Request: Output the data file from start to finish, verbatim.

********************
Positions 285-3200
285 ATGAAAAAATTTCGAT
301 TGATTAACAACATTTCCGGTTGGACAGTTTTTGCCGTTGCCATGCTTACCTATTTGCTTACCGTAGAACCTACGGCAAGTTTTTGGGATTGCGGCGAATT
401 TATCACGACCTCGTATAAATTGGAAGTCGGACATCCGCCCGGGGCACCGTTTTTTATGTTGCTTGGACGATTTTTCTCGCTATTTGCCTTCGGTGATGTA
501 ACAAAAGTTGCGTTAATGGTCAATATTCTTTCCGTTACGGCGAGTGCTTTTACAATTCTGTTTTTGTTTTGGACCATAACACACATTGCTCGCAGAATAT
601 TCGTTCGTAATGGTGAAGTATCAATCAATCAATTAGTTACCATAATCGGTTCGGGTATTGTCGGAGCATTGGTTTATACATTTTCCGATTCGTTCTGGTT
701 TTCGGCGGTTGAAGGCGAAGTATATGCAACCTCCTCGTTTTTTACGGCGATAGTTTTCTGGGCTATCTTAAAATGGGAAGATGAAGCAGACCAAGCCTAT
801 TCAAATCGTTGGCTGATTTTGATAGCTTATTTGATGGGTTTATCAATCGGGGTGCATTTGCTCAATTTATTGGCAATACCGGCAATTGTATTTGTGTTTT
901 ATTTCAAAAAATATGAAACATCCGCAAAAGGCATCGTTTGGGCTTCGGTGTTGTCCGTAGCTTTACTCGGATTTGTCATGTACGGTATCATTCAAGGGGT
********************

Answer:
Positions 285-3200
285 ATGAAAAAATTTCGAT
301 TGATTAACAACATTTCCGGTTGGACAGTTTTTGCCGTTGCCATGCTTACCTATTTGCTTACCGTAGAACCTACGGCAAGTTTTTGGGATTGCGGCGAATT
401 TATCACGACCTCGTATAAATTGGAAGTCGGACATCCGCCCGGGGCACCGTTTTTTATGTTGCTTGGACGATTTTTCTCGCTATTTGCCTTCGGTGATGTA
501 ACAAAAGTTGCGTTAATGGTCAATATTCTTTCCGTTACGGCGAGTGCTTTTACAATTCTGTTTTTGTTTTGGACCATAACACACATTGCTCGCAGAATAT
601 TCGTTCGTAATGGTGAAGTATCAATCAATCAATTAGTTACCATAATCGGTTCGGGTATTGTCGGAGCATTGGTTTATACATTTTCCGATTCGTTCTGGTT
701 TTCGGCGGTTGAAGGCGAAGTATATGCAACCTCCTCGTTTTTTACGGCGATAGTTTTCTGGGCTATCTTAAAATGGGAAGATGAAGCAGACCAAGCCTAT
801 TCAAATCGTTGGCTGATTTTGATAGCTTATTTGATGGGTTTATCAATCGGGGTGCATTTGCTCAATTTATTGGCAATACCGGCAATTGTATTTGTGTTTT
901 ATTTCAAAAAATATGAAACATCCGCAAAAGGCATCGTTTGGGCTTCGGTGTTGTCCGTAGCTTTACTCGGATTTGTCATGTACGGTATCATTCAAGGGGT